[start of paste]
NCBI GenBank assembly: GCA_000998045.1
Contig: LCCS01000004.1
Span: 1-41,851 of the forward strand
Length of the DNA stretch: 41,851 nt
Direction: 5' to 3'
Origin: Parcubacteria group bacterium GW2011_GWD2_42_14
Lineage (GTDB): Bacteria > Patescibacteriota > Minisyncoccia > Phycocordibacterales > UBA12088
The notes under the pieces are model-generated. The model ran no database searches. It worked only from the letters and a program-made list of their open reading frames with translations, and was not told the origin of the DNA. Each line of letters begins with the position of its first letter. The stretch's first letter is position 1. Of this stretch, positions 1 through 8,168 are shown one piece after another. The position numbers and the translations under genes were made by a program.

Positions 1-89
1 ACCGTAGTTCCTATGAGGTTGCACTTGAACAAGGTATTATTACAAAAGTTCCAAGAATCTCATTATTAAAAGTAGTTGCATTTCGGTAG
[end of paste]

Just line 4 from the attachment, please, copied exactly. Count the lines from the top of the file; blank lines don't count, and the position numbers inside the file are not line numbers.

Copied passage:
Length of the DNA stretch: 41,851 nt